I don't need Tim Pawlenty or any of these characters to tell me that Obama is a failed president, and anybody that gives that anything more than cursory attention, or to highlight what he/she personally believes and will execute in office, is better served shutting up about Obama. I'd take gratuitous and multitudinous attacks on Obama as a sign of weakness, and not ready for primetime-ness in a candidate.
I'd predict a feeling-out atmosphere tonight. All should be prepared for any attacks, but I'd expect these to be mild and easily parried at this stage. Perry and Romney have no reason to go on the attack just yet, and only the others might be tempted, and only on the select attack points, which Perry and Romney will have well-oiled answers on, no doubt. No fireworks, sadly. ;-)
Anon: While you might not be looking for that red meat, I think a lot of GOP voters are looking to vote for the candidate that hates Obama the most. Nothing new or bad there; the Dem contest in 2008 also involved a question of who was the most unlike Bush.ReplyDelete
GOP voters don't need to be "told" Obama is a bad president; rather, they want to hear that a candidate agrees with them on this question, as with others, like abortion, taxes, Iraq, or whatever. Thus, these debates feature a ton of "dog-whistle" phrases to signal "hey, I'm one of you!""
Voters also want to see that these candidates are good at debating. More than a few voters will, after tonight, rationalize their choice by saying "I think X would be able to out-debate Obama."
But, let's face it, nobody will be watching. Or, rather, few people who haven't made up their minds. Tonight's viewers are going to be such GOP-politics junkies, that it's very unlikely that they haven't decided on a candidate already. They've spent days on blogs, watching Fox, talking politics with their families, volunteering at Tea Party events, etc. In fact, I'd wager that no more than 20% of the viewers of tonight's debate DIDN'T watch the last one, too.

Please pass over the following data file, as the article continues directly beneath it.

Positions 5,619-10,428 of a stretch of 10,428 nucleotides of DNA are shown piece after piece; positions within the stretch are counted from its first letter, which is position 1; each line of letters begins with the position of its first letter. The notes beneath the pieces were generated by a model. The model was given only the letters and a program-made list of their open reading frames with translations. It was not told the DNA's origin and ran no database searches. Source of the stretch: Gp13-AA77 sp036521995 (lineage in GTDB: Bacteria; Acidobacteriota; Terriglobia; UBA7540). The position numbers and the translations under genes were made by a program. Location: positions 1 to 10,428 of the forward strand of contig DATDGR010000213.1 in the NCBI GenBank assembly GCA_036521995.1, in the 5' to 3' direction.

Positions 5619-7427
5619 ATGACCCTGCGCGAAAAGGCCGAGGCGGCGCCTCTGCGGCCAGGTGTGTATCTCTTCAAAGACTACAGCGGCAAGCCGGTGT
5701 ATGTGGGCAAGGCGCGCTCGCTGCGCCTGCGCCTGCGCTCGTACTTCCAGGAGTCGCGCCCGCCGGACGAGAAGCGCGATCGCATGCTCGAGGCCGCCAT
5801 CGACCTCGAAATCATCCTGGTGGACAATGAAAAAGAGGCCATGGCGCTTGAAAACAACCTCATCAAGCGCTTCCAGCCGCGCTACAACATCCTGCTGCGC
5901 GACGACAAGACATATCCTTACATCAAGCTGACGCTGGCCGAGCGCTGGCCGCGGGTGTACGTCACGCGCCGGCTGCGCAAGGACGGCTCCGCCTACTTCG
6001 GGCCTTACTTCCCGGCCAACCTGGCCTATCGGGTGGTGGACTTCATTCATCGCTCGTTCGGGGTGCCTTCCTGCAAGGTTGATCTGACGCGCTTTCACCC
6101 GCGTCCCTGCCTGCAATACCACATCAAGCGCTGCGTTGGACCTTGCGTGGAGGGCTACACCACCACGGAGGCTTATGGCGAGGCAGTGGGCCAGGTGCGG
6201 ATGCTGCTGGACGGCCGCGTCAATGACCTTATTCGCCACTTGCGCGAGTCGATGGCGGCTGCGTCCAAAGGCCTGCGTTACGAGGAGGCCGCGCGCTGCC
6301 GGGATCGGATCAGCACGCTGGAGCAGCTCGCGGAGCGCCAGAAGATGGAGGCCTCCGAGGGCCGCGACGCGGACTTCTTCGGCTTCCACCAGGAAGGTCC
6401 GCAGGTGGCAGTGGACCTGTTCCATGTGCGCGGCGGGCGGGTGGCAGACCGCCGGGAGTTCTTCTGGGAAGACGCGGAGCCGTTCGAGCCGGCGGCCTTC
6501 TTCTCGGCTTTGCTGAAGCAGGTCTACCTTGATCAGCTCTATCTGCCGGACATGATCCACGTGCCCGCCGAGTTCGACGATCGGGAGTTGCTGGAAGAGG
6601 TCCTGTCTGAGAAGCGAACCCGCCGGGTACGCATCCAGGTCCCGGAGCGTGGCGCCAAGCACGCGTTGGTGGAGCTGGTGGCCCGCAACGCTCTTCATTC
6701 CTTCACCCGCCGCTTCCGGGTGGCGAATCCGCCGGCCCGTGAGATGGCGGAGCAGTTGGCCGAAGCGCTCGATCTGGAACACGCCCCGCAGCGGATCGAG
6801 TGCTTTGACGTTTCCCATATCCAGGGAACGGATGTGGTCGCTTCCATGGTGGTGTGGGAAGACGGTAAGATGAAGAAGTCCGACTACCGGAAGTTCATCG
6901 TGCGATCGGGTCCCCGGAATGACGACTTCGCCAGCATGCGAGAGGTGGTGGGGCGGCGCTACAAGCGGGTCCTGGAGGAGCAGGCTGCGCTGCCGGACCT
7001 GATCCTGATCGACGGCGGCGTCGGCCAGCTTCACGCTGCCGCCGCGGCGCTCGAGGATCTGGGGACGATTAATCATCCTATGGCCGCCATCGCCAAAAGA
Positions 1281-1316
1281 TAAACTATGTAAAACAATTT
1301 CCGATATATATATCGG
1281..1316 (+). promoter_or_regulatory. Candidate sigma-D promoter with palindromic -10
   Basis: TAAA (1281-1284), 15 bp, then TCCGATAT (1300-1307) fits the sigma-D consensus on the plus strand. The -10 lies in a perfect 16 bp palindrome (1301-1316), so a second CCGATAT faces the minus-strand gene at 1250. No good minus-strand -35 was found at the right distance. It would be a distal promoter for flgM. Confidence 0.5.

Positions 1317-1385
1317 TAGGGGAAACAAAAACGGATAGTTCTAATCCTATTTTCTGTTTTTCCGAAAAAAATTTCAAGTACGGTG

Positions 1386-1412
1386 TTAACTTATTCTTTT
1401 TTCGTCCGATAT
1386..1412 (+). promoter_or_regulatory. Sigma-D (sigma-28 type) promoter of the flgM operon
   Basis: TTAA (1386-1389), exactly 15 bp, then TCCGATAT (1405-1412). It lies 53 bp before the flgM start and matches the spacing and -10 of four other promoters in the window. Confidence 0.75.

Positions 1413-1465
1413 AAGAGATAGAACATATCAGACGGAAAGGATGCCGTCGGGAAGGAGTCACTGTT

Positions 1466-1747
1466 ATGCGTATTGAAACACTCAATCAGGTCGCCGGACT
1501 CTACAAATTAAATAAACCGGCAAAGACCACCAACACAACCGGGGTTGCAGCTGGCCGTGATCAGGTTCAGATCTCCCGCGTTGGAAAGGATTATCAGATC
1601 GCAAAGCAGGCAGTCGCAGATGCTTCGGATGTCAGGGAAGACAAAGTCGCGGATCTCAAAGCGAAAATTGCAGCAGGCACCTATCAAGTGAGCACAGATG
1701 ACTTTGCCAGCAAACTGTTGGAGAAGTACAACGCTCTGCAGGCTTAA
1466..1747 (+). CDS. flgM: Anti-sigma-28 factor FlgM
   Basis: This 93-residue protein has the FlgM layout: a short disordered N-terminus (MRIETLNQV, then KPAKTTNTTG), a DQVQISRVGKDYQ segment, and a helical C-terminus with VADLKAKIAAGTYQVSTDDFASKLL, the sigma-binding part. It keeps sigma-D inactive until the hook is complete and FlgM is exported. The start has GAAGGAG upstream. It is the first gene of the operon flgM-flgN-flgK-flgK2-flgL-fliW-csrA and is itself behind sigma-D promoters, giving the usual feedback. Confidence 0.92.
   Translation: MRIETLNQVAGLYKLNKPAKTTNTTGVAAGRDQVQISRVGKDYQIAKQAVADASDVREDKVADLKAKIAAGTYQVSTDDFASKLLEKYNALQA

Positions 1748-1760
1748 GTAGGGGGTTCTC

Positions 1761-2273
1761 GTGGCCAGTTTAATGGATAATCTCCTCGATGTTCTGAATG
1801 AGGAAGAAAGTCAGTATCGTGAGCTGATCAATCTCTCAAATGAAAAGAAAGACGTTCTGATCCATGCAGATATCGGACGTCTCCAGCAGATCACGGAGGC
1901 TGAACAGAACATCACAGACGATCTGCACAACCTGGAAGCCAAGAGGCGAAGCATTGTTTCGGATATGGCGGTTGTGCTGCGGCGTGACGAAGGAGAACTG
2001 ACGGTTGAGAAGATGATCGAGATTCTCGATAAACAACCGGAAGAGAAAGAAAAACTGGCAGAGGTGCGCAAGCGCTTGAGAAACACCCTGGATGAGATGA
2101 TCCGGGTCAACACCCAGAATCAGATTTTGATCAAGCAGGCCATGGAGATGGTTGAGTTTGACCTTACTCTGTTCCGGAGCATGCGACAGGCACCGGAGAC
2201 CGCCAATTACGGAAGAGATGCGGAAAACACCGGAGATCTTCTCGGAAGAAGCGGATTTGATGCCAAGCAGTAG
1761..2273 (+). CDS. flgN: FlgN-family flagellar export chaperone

Thus, tomorrow, the polls won't move an inch.
The Left really did hate Bush, but I don't get the sense that people hate Obama. I even sorta like the guy, in fact. Were he just another lefty senator voting "present" like before, I'd probably look at him like Feingold or somebody like that, a nice and harmless guy putting in his time. But he's viewed as a failure, and that's really all that counts.
Fierce partisans are gonna hate whoever their evil opponent is, and maybe that's what you're speaking of, but this guy draws less hate than others, I notice. He may yet sink to the others' level, I suppose.
It's amusing to hear the Left waxing romantically so often about Reagan these days. That was the WORST hate imaginable, back then. It was often even more vicious than the Bush 43 hatred, and by the standards of the day, it was MUCH worse. Obama doesn't know what hate is, I'd say.
What are the odds that Matt Jarvis didn't realize that he wasn't replying to any old anonymous poster (like this one), but rather THE Anonymous, the fastest growing sensation on the blog. It really wasn't obviously him until the second post.ReplyDelete